Journal Archives About Books Talks
journal

Three underused Ruby Array methods

When I first dove into Ruby, its powerful Enumerable module became my new hammer. I found a way to shoehorn most problems into map, each, inject, and the usual suspects. I was slow to discover some succinct idioms made possible by a few of Array's lesser known methods — idioms you only discover by digging through Other People's Code.

*

The join method is a common way to build a comma-delimited string:

[1,2,3].join(', ')
=> "1, 2, 3"

You could also build the same string using the * method:

[1,2,3] * ', '
=> "1, 2, 3"

If you use an integer as an argument, you can concatenate the array n times:

[1,2,3] * 3
=> [1, 2, 3, 1, 2, 3, 1, 2, 3]

|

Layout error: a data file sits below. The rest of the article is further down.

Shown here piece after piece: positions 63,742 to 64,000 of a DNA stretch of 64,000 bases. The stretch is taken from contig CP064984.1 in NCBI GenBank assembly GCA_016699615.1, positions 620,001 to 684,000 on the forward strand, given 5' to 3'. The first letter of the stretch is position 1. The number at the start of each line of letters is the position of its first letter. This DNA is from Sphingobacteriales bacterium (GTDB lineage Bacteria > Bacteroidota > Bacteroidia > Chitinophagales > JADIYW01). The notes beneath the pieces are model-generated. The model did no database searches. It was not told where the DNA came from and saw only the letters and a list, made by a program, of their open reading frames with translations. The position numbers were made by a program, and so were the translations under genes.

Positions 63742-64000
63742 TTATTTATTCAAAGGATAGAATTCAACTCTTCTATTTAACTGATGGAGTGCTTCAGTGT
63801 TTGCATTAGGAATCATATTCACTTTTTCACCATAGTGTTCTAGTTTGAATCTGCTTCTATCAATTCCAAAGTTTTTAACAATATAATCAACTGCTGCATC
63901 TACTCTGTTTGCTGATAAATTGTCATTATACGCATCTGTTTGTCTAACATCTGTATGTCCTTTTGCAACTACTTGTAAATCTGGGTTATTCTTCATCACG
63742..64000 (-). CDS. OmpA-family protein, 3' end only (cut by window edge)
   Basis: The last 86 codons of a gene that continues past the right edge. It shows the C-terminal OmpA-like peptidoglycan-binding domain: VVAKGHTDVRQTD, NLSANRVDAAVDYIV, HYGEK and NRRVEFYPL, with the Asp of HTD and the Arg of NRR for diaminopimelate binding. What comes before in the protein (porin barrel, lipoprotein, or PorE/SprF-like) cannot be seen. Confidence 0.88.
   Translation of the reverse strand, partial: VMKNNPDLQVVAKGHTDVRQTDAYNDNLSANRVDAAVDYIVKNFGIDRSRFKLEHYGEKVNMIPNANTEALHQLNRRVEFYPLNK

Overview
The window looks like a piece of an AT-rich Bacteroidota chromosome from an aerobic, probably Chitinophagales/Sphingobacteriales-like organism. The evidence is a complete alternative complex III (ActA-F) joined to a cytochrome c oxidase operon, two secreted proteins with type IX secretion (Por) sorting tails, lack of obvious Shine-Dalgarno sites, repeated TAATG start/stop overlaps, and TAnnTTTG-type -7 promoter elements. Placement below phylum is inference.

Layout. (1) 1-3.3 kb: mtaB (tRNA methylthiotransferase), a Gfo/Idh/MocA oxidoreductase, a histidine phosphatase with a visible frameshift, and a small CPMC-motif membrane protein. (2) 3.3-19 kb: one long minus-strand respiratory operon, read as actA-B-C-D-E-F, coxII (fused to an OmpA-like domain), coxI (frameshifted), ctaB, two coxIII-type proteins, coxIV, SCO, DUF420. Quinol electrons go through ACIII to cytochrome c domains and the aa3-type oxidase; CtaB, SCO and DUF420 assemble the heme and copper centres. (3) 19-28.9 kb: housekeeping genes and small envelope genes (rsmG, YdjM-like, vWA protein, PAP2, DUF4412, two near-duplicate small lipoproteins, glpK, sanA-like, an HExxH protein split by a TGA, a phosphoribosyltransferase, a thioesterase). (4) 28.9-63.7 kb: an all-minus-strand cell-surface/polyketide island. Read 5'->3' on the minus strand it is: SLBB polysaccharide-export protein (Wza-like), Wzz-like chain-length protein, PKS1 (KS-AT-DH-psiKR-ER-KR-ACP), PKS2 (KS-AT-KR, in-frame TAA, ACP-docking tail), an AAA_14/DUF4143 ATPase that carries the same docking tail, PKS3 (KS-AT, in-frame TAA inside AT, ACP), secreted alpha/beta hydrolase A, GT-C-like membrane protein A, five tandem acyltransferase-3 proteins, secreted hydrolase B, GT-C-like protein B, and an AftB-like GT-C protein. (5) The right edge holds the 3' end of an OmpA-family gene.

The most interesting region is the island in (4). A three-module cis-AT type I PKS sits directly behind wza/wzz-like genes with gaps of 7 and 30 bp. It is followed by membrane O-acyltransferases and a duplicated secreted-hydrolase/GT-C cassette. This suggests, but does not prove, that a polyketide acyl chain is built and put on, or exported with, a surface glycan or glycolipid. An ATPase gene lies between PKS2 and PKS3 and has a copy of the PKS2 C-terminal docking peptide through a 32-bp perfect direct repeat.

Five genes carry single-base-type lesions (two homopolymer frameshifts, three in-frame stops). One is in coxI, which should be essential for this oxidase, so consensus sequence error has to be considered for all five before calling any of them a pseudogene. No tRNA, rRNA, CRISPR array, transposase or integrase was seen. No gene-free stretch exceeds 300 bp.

Given Ruby's ultra intuitive support for combining arrays using +, it's common to see something like this:

([1,2,3] + [3,4,5]).uniq
=> [1, 2, 3, 4, 5]

The | method is a more idiomatic way find the union between two Arrays.

[1,2,3] | [3,4,5]
=> [1, 2, 3, 4, 5]

&

Ever writtenstumbled across something like this?

[1,2,3].select {|i| [2,3,4].include?(i) }
=> [2, 3]

The & method is an easier way to return the intersection between two Arrays.

[1,2,3] & [2,3,4]
=> [2, 3]

Bonus: *=, |= and &=

As an added bonus, you can modify an array variable in place using *=, |=, or &=.

a = [1,2,3]
a |= [2,3,4]
=> [1, 2, 3, 4]

|, &, |=, and &= also work for another underused Ruby feature: Set.

# Posted on